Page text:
In this article, we explore 15 scary or weird wedding traditions from different cultures. These traditions range from spitting on the bride in Kenya to breaking dishes in Germany, to burying bourbon in the Southern United States. Some of these rituals are intended to bring good luck and prosperity to the couple, while others are designed to protect them from evil spirits or prepare them for the challenges of married life.
Whether you are planning your own wedding or simply curious about the diverse customs around the world, these traditions will surely intrigue and surprise you. Join us as we take a journey through some of the most unusual and fascinating wedding rituals from around the globe.
- Blackening the bride and groom (Scotland): In this tradition, the bride and groom are covered in molasses, flour, and feathers and paraded through town. It's believed to bring good luck to the couple.
- Kidnapping the bride (Romania): In some parts of Romania, the groom is expected to "kidnap" his bride from her family's home. He has to negotiate with her family members and offer gifts to win their approval (on the other hand, a stag kidnapping is a popular, commercial stag do activity, especially in Poland / Krakow)
- Spitting on the bride (Kenya): In some Kenyan tribes, it's customary for the father of the bride to spit on her as a way of blessing her marriage and protecting her from evil spirits.
- Beating the groom's feet (South Korea): In a traditional South Korean wedding, the groom's friends and family members will remove his shoes and beat the soles of his feet with a stick or dried fish. This is supposed to make him stronger and better able to withstand the challenges of married life.
- Tossing the bouquet (USA): In American weddings, the bride tosses her bouquet to the unmarried female guests. It's believed that the woman who catches the bouquet will be the next to get married.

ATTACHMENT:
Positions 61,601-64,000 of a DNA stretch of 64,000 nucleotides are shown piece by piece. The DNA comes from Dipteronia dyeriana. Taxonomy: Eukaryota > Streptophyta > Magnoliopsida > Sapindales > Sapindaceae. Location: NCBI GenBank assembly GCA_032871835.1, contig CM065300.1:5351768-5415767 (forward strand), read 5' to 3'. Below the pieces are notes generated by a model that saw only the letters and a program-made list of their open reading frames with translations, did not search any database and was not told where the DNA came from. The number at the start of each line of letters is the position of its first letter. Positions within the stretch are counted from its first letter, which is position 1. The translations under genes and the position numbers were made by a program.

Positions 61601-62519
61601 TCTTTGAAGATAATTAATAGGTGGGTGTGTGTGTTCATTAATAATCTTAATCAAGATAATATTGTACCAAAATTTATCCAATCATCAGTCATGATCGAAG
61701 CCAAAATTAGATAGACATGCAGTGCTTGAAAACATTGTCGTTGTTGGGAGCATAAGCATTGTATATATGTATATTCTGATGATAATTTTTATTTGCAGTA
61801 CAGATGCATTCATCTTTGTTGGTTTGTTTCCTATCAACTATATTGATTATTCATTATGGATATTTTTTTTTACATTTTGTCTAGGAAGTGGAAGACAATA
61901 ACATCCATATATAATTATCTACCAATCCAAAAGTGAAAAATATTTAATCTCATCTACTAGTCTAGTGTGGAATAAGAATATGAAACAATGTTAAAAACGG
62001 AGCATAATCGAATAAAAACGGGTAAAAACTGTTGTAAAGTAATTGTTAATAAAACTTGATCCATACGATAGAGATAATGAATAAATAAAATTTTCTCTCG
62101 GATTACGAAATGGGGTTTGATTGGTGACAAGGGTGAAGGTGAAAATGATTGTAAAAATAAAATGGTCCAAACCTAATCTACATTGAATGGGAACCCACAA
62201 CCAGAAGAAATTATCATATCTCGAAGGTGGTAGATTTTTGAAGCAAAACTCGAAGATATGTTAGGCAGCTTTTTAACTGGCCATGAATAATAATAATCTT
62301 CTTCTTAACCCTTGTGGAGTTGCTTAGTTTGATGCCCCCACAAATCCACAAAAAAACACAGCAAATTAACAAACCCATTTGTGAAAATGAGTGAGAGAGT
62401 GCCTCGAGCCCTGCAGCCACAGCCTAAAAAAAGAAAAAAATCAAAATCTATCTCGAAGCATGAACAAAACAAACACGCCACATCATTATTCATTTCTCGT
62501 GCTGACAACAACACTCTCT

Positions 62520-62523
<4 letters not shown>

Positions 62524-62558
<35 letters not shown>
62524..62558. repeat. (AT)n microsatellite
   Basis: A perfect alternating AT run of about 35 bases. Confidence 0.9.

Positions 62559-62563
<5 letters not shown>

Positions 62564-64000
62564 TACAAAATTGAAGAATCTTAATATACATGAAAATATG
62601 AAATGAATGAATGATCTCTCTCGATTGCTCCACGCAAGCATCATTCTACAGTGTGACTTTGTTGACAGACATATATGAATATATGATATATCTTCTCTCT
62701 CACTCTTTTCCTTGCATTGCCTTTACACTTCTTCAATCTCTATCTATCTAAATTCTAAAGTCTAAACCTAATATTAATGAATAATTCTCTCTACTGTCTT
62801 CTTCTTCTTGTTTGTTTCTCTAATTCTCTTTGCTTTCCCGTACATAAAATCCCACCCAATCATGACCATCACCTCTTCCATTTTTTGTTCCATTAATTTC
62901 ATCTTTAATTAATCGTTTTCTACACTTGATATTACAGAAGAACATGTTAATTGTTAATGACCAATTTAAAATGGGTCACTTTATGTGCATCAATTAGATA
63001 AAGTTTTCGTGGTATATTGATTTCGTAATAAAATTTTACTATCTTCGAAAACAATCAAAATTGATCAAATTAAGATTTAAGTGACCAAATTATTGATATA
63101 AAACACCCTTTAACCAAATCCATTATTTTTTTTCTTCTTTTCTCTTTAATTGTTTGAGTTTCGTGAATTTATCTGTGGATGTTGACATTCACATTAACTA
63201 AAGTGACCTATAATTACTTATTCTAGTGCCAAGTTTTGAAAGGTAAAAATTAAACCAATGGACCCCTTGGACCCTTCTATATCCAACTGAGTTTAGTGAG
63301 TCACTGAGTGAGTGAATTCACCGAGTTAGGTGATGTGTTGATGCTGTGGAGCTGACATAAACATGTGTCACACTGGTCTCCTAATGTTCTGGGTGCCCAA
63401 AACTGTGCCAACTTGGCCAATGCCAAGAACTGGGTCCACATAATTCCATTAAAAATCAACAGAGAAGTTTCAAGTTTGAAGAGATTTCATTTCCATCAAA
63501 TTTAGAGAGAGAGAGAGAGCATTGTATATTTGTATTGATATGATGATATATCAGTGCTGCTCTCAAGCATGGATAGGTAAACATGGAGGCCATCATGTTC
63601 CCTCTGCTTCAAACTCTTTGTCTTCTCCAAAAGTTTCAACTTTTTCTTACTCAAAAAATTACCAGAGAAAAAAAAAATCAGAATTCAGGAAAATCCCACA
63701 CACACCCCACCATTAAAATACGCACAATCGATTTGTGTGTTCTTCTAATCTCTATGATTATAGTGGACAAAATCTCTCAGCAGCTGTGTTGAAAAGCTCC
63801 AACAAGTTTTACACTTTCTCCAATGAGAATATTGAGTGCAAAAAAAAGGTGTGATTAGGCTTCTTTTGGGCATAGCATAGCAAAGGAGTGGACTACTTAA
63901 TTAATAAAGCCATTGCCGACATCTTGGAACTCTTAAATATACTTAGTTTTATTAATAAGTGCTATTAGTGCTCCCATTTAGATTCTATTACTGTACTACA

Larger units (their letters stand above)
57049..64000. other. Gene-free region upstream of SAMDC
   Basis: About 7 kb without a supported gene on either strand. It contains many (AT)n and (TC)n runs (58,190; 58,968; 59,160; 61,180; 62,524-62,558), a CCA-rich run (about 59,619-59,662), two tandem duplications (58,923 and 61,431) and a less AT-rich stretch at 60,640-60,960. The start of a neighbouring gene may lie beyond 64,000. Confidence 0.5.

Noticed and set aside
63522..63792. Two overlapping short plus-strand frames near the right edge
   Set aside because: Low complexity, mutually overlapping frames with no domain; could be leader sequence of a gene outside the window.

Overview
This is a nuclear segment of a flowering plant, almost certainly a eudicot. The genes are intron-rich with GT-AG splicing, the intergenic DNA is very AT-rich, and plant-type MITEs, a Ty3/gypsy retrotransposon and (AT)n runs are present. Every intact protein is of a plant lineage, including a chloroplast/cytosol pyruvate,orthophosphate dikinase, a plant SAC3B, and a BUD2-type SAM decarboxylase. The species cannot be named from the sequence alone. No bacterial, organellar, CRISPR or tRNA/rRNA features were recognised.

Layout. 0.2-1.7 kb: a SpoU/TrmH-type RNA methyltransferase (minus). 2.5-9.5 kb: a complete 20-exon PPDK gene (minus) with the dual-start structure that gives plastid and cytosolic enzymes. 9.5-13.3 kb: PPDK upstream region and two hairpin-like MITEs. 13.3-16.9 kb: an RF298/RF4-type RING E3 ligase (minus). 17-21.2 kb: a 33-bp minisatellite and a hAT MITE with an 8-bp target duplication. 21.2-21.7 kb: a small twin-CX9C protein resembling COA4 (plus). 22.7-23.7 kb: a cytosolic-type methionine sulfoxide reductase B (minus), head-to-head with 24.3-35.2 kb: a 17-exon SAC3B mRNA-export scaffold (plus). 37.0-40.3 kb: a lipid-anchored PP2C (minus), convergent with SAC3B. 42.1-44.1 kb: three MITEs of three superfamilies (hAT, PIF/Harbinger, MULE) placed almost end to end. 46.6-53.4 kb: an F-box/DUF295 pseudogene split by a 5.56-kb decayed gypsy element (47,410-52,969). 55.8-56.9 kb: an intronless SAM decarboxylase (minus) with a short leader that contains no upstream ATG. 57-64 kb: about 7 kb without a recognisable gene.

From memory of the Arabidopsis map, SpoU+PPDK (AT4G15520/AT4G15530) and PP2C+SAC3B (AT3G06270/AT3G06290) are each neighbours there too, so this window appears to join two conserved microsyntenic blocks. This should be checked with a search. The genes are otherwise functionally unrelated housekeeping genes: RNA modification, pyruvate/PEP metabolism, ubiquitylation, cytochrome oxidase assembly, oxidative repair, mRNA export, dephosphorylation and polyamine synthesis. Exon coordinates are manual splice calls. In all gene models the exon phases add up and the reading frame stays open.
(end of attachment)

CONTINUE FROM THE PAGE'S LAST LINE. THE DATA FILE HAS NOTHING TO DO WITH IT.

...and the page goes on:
- Breaking dishes (Germany): In some parts of Germany, the bride and groom smash dishes together to symbolize their ability to work together and overcome obstacles.
- Burying the bourbon (Southern United States): In some Southern US weddings, the groom buries a bottle of bourbon upside down at the wedding venue one month before the wedding. It's believed to bring good weather on the wedding day.
- Blackening the groom (Scotland): In this Scottish tradition, the groom is tied to a tree and covered in various substances, such as molasses and feathers, by his friends. It's believed to ward off evil spirits.
- Decorating the car with ribbons (UK): In many British weddings, the couple's car is decorated with ribbons and other decorations. It's believed to bring good luck to the couple.
- Serving pig's head (Sweden): In some Swedish weddings, a pig's head is served as a traditional dish. It's believed to bring good luck and prosperity to the couple.
- Stealing the shoes (India): In some Indian weddings, the groom's shoes are stolen by the bride's sisters or friends. The groom has to pay a ransom to get them back.
- Veil of tears (Sudan): In Sudanese weddings, the bride's mother-in-law will place a veil over her head and sprinkle her with salt and water. It's meant to represent the bride's sadness at leaving her family.
- Polterabend (Germany): In this German tradition, the bride and groom's friends and family members gather at their home the night before the wedding and smash dishes and other household items. It's believed to ward off evil spirits.
- Money dance (Philippines): In some Filipino weddings, the bride and groom will dance while guests pin money to their clothing. It's believed to help the couple start their new life together.
- Crying ritual (China): In some Chinese weddings, the bride will cry for an hour every day for a month leading up to the wedding. Her mother, grandmother, and other female relatives may join in. It's believed to bring good luck to the marriage.